From Fear to Behavior Modification: Beijing Entrenches Corruption Fight

Since Xi Jinping’s very first speech as General Secretary of the Chinese Communist Party (CCP) in 2012, he has instituted a sweeping anti-corruption agenda. A decade and four million cases later, anti-corruption is no longer just a “campaign” but increasingly an institutionalized mechanism for enforcement.

Indeed, the “shock and awe” phase in Xi’s first term has yielded to a second phase: formalizing the institutional structure of the Central Commission on Discipline Inspection (CCDI). The agency now has a National Supervisory Commission (NSC) and 47 permanent branches across all 139 central state and Party organizations.

The expanded purview of the CCDI is intended to bolster its two core functions: supervision and enforcement at all levels of Party-state organizations. Our data show three discernible trends that reinforce how the CCDI is coming into its own.

First, the LEVEL of corruption targets has shifted from “tigers” to “flies” (lower-level cadres). Second, the TYPE of investigations is now roughly equally divided between cadre performance and corruption. Third, the next aim of the CCDI appears to be “decoupling” government and business ties.

A Shift from Tigers to Flies

Although the total number of financial corruption cases (e.g. bribery, embezzlement, and preferential treatment) during the 19th Central Committee (CC) rose by 44.3% over the 18th CC (59,430 cases vs. 41,163 cases), what’s notable is the shift in targeting lower-level officials after 2018 (see Figure 1).

Figure 1. The Level of Corruption Investigations Shifted to “Flies” after 2018  Note: This shows total investigations at or below the county level, or the “flies.” The recent spike in investigations can be partially attributed to the fact that CCDI began including performance-related investigations in its official data in December 2019 (see below).
Source: CCDI; MacroPolo.

Since the 19th CC, the number of cases at or below the county level rose nearly 20% from 523,000 in 2017 to 624,000 in 2021. It’s no coincidence that since 2018, Xi has urged CCDI to shift its focus down to the local level (工作重心下移) because he considers grassroots corruption a threat to “social stability and the Party’s legitimacy.”

For investigations that result in punishments, about 70% of them take milder forms such as self criticisms. Although senior officials usually face harsher punishments, such as demotion, expulsion from the Party, and even criminal charges, even there the trend has moderated significantly.

Only 84 senior officials, three of whom were 19th CC members, have been punished with prison sentences in the last five years. In contrast, 145 senior officials, including 42 CC members, were sent to jail during the five-year period of the 18th CC.

A Behavior Modification Machine

If the first phase of the anti-corruption campaign was a fear-inducing machine, then the second and current phase is mainly about turning the CCDI into a behavior modification machine.

That fear factor—embodied in the metaphor of Damocles’ sword that the CCP top brass repeatedly invoked—was effective but unsustainable. That’s because it led to officials taking less initiative for fear of reprisal at any misstep.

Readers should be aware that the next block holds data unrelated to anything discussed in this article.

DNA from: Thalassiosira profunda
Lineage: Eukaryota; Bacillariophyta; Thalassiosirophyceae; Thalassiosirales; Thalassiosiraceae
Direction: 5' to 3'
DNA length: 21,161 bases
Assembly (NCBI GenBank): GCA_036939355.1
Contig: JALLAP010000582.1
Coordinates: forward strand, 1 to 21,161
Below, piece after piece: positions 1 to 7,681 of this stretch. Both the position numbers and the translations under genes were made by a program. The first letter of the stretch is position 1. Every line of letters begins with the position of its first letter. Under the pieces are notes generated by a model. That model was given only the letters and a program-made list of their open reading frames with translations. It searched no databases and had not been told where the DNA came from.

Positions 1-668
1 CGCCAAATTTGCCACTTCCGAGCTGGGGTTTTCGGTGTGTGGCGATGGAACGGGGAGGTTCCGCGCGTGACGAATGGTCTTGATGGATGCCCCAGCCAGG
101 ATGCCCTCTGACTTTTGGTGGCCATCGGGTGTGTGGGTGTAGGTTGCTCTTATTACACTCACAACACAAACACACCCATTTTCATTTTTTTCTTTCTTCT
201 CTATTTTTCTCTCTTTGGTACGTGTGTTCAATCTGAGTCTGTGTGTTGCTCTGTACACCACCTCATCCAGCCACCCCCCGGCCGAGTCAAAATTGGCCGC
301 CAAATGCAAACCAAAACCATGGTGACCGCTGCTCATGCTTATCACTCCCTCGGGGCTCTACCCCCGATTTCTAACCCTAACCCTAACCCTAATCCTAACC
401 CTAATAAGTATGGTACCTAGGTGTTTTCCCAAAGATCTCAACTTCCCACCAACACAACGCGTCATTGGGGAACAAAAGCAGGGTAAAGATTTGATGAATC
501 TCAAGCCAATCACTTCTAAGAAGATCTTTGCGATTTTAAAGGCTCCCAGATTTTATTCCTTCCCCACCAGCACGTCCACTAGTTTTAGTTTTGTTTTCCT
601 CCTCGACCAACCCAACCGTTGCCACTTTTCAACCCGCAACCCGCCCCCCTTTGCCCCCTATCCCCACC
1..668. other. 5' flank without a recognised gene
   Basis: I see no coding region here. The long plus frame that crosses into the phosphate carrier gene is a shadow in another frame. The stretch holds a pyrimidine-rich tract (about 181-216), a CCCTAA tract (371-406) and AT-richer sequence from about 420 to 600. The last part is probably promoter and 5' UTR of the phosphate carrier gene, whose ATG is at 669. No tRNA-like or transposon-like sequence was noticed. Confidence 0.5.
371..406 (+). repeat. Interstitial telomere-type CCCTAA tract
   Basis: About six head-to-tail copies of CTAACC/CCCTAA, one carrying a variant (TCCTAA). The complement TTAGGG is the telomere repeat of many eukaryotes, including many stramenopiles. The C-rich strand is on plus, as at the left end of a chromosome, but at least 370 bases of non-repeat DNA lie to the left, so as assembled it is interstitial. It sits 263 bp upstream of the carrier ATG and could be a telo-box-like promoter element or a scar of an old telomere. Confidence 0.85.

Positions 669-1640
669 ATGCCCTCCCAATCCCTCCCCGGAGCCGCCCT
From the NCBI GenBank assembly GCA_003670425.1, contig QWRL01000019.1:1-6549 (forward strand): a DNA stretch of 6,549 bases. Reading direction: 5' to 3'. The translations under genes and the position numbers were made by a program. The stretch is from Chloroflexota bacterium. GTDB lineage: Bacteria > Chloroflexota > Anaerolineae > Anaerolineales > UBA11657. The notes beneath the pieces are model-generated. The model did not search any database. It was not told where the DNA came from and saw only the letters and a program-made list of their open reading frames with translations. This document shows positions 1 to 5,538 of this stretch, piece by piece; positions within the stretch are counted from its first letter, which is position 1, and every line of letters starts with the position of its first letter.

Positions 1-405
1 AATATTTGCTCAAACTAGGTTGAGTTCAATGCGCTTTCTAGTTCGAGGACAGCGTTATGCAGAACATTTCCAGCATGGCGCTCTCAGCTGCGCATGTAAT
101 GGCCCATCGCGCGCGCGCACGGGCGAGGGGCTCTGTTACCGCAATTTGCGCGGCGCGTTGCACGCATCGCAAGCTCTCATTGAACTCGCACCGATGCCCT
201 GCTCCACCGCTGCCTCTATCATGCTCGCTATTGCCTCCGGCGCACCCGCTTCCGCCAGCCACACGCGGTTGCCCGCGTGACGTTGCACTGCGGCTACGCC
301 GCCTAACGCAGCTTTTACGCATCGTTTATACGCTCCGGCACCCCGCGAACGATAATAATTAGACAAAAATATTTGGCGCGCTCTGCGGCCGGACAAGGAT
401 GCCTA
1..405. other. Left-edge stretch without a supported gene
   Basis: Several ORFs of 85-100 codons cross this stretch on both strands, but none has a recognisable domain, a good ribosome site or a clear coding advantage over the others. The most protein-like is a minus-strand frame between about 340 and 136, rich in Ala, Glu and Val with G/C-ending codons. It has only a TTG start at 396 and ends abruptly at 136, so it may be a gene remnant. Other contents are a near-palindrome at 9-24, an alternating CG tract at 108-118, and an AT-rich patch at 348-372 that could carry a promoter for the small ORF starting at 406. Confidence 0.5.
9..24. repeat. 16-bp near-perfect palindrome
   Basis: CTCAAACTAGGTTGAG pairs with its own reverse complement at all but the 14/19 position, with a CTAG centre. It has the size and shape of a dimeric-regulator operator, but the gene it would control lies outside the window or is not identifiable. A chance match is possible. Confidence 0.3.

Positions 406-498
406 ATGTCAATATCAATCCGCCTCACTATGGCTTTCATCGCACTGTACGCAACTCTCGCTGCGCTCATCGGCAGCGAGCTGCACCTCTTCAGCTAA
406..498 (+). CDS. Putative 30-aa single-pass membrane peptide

So now that the NSC is more institutionalized within the CCDI, it is attempting to modify cadre behavior to ensure that they perform. To do so in the Chinese system means focusing on cadre performance evaluations, or key performance indicators (KPIs) in consultant speak.

Echoing Xi, the CCDI has lately stressed the importance of addressing bureaucratic inefficiency (形式主义和官僚主义), issuing two documents within six months to tackle this problem. In an indication that the CCDI is serious, it began incorporating data on performance-related cases in December 2019. These cases tend to focus on officials’ failure to implement top Party directives, inability to meet minimum KPIs, lack of responsiveness to constituents, and even holding too many meetings.

Figure 2. Performance Cases Now Exceed Financial Corruption (2019-2021)Source: CCDI; MacroPolo.

Not only is the number of performance cases now larger than financial corruption investigations, failure to meet minimum KPIs (e.g. economic development, environmental protection, poverty alleviation, and high-quality growth) made up the bulk of such cases (see Figures 2 & 3).

Figure 3. Not Meeting KPIs Accounts for Nearly 80% of Performance CasesSource: CCDI; MacroPolo.

Up Next: Untangling Politics and Business 

What might CCDI’s next phase look like, if there is one? A big hint came during the 19th CCDI’s sixth plenum, where it signaled that it is likely to align with the recent antitrust and tech crackdown and target the collusion between politicians and private businesses.

For instance, the CCDI recently accused China’s financial regulators of having the revolving door problem with business. It also charged previous Hangzhou Party Secretary Zhou Jiangyong with profiting from supporting the “disorderly expansion of local private capital,” including tracking down Zhou’s family connections in the private sector.

The empowering of CCDI in this regard appears to be part of a larger strategy to use both carrots and sticks to shift the private sector’s focus from leveraging political connections to gain competitive advantages to investing resources into creating better products and market strategies.

None of this will be easy. But for all the perennial critiques that “China has many policies but lack enforcement,” well, the CCDI is that enforcer with newfangled teeth.

Ruihan Huang is a research associate at MacroPolo. You can find his work on elite politics, regulatory risk, policymaking, and other topics here.

Joshua Henderson is a student fellow at MacroPolo.

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